Reading a friend’s manuscript is always a fraught enterprise; when the friend is a former spouse, ambivalence adds to the burden. Susan Morrow, long divorced from Edward Sheffield, receives his unpublished novel in the mail one day. He wants her opinion about the book. After ignoring it for months, Susan reads it over a long holiday weekend when her current husband - to whom she’s been married for 25 years and with whom she has three children - is out of town. “To be fair’’ to the book and its author, Susan thinks, “she must deny her memory and make as if she were a stranger,’’ but of course this is impossible, and as she wades into Edward’s book she finds herself reminiscing about both their marriage and the events leading to its end (including Edward’s self-centered and failed attempts to make it as a writer).
Austin Wright’s novel, first published in 1993, has been resurrected, first in England in 2010 and now here, and readers should be grateful. Wright, who died in 2003, masterfully blends Edward’s book - a taut, stylish, ultimately brutal thriller - with Susan’s experience, both as she remembers her life with Edward and as she lives her current life, one that combines comfort with ennui. The Tony in Wright’s title is the protagonist in Edward’s book, “Nocturnal Animals,’’ and while parallels between the two men are subtly drawn they are powerfully unnerving; both strain against their essential passivity, both wonder whether being civilized is a sign of weakness. Wright weaves the two threads together into an elegant meditation on the process of reading, the relationship between reading and writing, the dance between writer and reader. Tony’s story ends in violence, Susan’s in ambiguity; together, they are beautifully wrought, troubling, and hard to forget.
A smile is never just a smile. According to psychologist Marianne LaFrance, the happiest of all facial expressions is “a multifunctional tool’’ containing, among other utilities, “a social magnet, a trustworthiness meter, a device for diffusing anger, a patch for repairing frayed interpersonal bonds, and a lubricant for keeping social ties in good working order.’’ Our relationship with smiles - both producing them and receiving them - starts early. First smiles appear in the womb (these are practice for facial muscle development, scientists believe), but soon after birth we begin to learn that “smiles make things happen’’ - the most basic of which, of course, is building a bond with caregivers. Smiling is “nature’s way of securing an infant’s survival,’’ LaFrance writes, and social and emotional development flourishes when babies and parents trade smiles. Just as with other essential facial gestures, “smiling is wired into the more primitive parts of the human brain.’’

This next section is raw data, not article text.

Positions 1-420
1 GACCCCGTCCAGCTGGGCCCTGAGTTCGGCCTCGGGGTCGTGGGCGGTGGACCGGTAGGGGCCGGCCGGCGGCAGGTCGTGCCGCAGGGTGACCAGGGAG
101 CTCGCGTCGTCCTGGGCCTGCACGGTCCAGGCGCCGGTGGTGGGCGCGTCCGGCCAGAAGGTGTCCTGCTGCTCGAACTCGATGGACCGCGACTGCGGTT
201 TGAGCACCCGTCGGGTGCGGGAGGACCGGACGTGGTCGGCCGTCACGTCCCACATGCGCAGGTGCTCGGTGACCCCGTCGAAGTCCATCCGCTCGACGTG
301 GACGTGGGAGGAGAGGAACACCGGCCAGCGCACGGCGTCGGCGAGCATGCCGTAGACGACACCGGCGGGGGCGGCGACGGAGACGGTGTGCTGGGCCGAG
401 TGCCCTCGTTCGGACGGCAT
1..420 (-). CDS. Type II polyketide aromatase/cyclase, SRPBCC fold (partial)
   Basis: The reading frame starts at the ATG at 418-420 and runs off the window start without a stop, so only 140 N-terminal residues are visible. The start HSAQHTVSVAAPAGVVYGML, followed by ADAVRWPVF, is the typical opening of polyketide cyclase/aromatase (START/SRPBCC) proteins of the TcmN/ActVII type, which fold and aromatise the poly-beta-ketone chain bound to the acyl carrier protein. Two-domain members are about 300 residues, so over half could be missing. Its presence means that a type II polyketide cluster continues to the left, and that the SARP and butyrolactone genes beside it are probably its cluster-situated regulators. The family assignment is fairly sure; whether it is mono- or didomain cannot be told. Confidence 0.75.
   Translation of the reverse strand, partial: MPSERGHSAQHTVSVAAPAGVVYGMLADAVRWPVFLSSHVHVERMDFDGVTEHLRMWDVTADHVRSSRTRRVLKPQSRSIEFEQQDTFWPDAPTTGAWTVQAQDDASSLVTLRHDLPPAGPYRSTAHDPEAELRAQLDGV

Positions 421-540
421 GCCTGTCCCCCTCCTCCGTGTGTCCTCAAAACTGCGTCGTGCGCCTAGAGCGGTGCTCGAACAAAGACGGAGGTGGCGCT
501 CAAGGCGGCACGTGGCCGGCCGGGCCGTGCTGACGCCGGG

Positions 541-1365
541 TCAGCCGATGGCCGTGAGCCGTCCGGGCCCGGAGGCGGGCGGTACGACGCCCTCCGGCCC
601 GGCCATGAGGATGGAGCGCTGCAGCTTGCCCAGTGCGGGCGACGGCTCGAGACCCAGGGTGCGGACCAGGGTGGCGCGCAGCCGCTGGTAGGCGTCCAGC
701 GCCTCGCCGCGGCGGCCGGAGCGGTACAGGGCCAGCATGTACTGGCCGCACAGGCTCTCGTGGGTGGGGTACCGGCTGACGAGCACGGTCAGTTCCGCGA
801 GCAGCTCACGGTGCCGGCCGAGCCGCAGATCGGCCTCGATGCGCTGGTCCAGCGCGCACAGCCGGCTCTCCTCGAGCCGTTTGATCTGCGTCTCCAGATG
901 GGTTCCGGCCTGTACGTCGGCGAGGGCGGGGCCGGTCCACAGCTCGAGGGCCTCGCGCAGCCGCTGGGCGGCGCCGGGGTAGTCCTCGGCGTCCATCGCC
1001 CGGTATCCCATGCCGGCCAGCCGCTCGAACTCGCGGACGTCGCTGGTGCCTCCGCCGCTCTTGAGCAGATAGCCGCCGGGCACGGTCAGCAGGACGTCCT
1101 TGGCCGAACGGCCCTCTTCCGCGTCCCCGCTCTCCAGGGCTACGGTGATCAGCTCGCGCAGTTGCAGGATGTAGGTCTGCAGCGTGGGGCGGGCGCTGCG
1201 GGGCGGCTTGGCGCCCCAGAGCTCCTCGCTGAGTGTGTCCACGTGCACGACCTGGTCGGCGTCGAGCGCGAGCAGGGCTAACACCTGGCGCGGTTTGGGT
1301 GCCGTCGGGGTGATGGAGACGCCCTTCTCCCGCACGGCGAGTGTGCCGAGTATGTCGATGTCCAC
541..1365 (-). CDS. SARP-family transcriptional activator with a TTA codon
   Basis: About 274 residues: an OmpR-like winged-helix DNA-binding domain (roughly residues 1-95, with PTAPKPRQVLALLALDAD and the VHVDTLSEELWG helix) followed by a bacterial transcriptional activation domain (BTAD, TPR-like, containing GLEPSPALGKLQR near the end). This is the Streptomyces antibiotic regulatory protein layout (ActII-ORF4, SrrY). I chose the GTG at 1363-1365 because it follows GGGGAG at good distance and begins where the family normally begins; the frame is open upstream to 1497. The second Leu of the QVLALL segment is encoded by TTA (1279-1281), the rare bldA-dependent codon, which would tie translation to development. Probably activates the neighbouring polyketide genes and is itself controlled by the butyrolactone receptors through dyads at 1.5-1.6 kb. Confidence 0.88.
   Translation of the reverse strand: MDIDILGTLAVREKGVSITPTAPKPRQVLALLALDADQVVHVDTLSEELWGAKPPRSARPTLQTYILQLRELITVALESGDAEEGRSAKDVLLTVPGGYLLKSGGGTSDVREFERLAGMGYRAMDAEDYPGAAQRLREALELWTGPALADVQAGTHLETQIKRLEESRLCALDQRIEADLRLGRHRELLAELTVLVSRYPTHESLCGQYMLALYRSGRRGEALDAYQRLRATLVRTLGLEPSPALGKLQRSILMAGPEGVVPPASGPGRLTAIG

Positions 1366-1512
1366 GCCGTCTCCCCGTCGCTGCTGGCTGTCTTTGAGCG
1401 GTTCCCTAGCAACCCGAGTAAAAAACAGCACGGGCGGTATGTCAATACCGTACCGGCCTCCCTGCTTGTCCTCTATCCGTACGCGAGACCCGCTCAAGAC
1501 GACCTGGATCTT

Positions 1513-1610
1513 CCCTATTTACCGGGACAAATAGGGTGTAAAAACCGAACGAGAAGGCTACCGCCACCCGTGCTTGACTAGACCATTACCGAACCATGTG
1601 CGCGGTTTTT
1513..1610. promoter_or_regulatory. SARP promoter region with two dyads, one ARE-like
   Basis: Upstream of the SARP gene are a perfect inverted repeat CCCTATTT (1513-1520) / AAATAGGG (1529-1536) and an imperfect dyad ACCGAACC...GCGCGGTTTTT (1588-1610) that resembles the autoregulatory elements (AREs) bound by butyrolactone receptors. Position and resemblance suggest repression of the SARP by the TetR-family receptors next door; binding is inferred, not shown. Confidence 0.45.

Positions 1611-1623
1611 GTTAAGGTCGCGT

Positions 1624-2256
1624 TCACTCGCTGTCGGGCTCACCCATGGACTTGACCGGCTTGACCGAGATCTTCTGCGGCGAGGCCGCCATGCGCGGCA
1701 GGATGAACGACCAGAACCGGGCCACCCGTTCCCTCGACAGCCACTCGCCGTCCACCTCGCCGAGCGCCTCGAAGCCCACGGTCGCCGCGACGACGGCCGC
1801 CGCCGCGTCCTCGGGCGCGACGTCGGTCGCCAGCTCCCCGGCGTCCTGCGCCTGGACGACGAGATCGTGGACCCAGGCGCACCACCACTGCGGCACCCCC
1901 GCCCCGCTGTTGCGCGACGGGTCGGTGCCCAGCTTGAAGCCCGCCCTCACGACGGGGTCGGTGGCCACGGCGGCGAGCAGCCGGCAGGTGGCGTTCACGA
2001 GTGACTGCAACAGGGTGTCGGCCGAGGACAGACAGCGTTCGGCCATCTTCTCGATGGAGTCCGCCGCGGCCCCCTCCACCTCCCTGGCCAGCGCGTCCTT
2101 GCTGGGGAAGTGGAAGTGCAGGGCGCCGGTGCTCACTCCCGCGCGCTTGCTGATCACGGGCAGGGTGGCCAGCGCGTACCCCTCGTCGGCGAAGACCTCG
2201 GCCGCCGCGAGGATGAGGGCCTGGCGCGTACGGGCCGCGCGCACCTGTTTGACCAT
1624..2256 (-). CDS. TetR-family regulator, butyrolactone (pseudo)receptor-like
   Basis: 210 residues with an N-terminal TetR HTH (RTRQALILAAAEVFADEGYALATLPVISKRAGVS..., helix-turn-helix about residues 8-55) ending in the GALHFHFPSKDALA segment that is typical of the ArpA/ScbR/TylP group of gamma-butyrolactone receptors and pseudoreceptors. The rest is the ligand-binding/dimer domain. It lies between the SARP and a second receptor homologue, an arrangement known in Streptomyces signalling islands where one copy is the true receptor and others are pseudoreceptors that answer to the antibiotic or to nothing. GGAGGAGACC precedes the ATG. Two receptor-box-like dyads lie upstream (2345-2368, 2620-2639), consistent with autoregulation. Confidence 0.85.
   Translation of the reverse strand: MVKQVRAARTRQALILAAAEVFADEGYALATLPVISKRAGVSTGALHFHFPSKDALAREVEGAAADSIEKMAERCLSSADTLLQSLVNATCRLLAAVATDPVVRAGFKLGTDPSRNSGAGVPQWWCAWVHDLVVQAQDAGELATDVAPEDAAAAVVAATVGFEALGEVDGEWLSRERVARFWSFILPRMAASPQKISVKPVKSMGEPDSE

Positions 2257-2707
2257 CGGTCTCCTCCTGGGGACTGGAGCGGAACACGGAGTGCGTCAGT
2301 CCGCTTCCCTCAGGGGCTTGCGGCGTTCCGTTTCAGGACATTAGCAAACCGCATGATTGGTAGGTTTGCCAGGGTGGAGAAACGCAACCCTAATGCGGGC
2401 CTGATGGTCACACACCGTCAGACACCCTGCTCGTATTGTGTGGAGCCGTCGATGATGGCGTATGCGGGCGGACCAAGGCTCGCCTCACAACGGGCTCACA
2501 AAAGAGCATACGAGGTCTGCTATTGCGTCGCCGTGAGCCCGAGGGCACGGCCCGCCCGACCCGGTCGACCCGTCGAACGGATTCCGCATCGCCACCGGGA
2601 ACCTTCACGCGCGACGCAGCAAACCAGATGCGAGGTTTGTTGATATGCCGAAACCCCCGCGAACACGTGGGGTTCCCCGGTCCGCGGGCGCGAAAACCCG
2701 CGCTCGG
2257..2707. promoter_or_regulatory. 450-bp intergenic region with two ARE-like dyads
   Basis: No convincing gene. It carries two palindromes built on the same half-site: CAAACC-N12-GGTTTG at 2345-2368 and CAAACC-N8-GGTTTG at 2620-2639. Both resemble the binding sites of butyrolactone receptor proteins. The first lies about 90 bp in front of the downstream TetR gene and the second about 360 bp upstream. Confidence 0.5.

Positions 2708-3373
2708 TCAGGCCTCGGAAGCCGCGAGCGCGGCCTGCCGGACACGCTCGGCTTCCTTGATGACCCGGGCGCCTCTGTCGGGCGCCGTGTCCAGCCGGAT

Primal yes, but not universal. Smiles, as LaFrance catalogs them in this lively book, vary from the authentic to the posed, reflect and affirm paradigms of status and power, and differ according to cultural expectations. Different countries favor distinctly different types of smiles (the English show more bottom teeth than do Americans, for instance), and of course there are smiles that convey ambiguous or mixed emotions: “sad smiles, contemptuous smiles, bored smiles, and angry smiles.’’ The book is especially probing in pondering forced smiles - those deployed by workers whose jobs require emotional labor, such as waitresses or nurses, or those demanded from women passing by cat-callers on the street. At times the gee-whiz pop-science tone smoothes over harsher realities, as when LaFrance describes cabdrivers using smiles to decide which fares to pick up and which to pass by, and it goes too easy on positive psychology proponents who would suggest that smiling more makes people happier (even a great smile can’t fix alcoholism, homelessness, or entrenched poverty). Still, this is a charming, thoughtful book, one that makes a powerful case for smiles as “social acts with consequences.’’
Forty years ago this fall, a man calling himself Dan Cooper hijacked a regional flight between Portland, Ore., and Seattle, extracted $200,000 and four parachutes from the airline, and escaped by jumping out of a jet over wild, wooded terrain. The man was never found and his identity has never been established - though not for lack of trying. Geoffrey Gray, a magazine journalist, first encountered the Cooper legend when a private investigator connected him with a man proposing his brother as a possible Cooper. Following the lead led to others, then to a quest he shared with an off-kilter assortment of FBI agents, freelance scientific types, online conspiracy theorists, and one near-feral mountain man. Gray began his investigation with visions of a Pulitzer Prize for investigative journalism, but things took a turn (or several) toward the trippy and paranoid in this highly entertaining tour of Cooperiana.
Gray isn’t able to prove any of the possible Coopers is the one, but he can’t prove they aren’t, either. Answers aren’t really the point; this is a book about the perils and pleasures of a great mystery. Trying to untangle the various theories, separate real clues from background static - and there’s a lot of chatter out there in conspiracy-land - is the best Gray can hope for, and while it’s not enough to land him that Pulitzer, it’s the basis for a very satisfying book. Among its virtues are sensitive sketches of the Cooper suspects, as well as a clear-eyed portrait of a time often remembered for happy faces and funny polyester suits, but one equally full of fear, uncertainty, and anger.
Kate Tuttle, a writer and editor, can be reached at firstname.lastname@example.org.